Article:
You’ll need those weapons, too, because the screen soon fills up with fast-moving enemies – it’s impressive, in fact, how many sprites Gun Stream manages to fling around the screen at once. In technical terms, it doesn’t have the same gob-smacking set-pieces that GG Aleste III introduced – there’s no armada of gigantic, destructible space battleships here – but all the same, Gun Stream is impressively fast and slick. Even as the screen fills up with ships and green, glimmering bonus gems, the action never noticeably slows down.

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Boss fights are present and correct in Gun Stream. The Challenge version has several. Credit: Habitsoft.

Read more: Hudson Soft | The studio behind Bomberman and the PC Engine at 50

Not in the three minutes we’ve spent with Gun Stream, at any rate. The version of the game currently available in Japan – which we managed to get our sweaty mitts on – is officially known as Gun Stream: Challenge Version. In other words, it’s a good-old score attack or Caravan Mode, much like you once found in Hudson’s shooters. The order of the day is therefore: kill as many enemies as you can, grab the bonuses, try not to die, and see if you can get a high score. (Twitter – or X, if you must – has seen a number of Japanese otaku posting their scores – the number to beat at the time of writing seems to be around the 1,600,000 mark.)

Is Gun Stream: Challenge Version essentially a demo, on sale for the princely sum of 7,800 – or roughly £42 – before postage? Yeah, we guess so. Couldn’t this score attack mode have been folded into the release of the full game, due out at some unspecified date? Quite possibly. But at the same time, we’re suckers for both modern games released for vintage tech and retro shooters, so Gun Stream: Challenge Version was still a must-buy for us, despite the hoops we had to jump through to import it.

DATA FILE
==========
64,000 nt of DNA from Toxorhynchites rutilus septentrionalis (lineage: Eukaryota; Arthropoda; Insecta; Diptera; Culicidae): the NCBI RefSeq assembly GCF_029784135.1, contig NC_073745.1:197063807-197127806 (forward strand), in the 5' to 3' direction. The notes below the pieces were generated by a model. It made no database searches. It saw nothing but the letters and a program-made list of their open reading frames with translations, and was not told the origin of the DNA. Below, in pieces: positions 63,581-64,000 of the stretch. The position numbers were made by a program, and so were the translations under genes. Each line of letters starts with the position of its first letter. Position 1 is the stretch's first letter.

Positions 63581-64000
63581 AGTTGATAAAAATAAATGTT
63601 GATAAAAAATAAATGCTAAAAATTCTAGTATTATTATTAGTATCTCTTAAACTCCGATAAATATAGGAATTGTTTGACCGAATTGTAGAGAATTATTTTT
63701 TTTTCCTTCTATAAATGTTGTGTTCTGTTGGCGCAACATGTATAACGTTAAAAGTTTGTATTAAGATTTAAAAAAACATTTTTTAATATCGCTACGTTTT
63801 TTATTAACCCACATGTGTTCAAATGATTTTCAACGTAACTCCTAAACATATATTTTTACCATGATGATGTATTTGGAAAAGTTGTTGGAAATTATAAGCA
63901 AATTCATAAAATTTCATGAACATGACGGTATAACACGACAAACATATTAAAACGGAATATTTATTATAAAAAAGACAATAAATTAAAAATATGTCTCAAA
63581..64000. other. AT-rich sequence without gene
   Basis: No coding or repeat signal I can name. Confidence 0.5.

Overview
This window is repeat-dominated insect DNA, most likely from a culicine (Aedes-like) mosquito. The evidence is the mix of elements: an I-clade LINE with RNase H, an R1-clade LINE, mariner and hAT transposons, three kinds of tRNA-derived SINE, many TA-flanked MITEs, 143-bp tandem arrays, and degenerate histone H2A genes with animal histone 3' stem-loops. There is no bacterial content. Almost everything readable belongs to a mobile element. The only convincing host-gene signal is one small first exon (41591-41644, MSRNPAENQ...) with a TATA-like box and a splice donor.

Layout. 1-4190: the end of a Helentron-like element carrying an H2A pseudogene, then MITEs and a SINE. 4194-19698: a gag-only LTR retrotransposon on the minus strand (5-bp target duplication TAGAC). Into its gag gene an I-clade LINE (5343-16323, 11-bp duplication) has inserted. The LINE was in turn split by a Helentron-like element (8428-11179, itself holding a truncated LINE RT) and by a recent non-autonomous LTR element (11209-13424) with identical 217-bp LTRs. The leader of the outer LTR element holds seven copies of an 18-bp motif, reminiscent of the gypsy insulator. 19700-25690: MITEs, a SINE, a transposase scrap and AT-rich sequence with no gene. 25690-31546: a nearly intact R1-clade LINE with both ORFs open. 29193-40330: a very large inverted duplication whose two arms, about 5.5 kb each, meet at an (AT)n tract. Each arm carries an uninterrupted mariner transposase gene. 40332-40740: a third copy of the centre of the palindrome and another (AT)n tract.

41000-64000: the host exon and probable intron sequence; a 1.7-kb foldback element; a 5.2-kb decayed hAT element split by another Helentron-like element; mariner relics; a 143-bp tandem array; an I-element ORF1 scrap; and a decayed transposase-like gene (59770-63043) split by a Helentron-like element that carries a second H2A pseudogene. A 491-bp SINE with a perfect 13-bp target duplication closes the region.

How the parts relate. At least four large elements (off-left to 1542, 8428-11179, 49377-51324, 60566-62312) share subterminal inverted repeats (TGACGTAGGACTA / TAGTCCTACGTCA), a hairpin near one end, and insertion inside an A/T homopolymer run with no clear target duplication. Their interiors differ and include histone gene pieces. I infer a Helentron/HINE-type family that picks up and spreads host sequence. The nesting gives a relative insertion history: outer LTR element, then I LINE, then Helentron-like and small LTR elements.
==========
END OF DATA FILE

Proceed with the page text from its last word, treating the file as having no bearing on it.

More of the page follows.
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A new Game Gear cartridge! In 2023! The custom, audio cassette-style box it comes in is quite neat, too. Credit: Habitsoft.

Besides, as an (expensive) appetiser before the main event, it’s proven highly effective. Gun Stream looks and plays handsomely, with some quirky enemy designs – one looks like a 1980s hi-fi with speakers either side – and some immensely catchy music courtesy of Tsuyoshi. According to French blog Gamopat, who got to speak to Gun Stream’s director, the finished game will have five levels, with the third stage taking in a screen-filling battleship inspired by the mighty R-Type. 

With all of that to look forward to, we’d argue that Gun Stream is a project worth supporting – particularly given it’s the product of a small homebrew company, Habitsoft. The game’s director, who goes by the name Tenjô-Ura, has even said he’s considering developing a separate Gunhed-like vertical shooter for the PC Engine. Here’s hoping Gun Stream does well enough to make those future projects a reality. The world arguably needs more shoot-’em-ups in the classic Compile style.

Gun Stream is in development for the Sega Game Gear, and its release date is currently ‘TBA’. We’ll update you when a firm date emerges.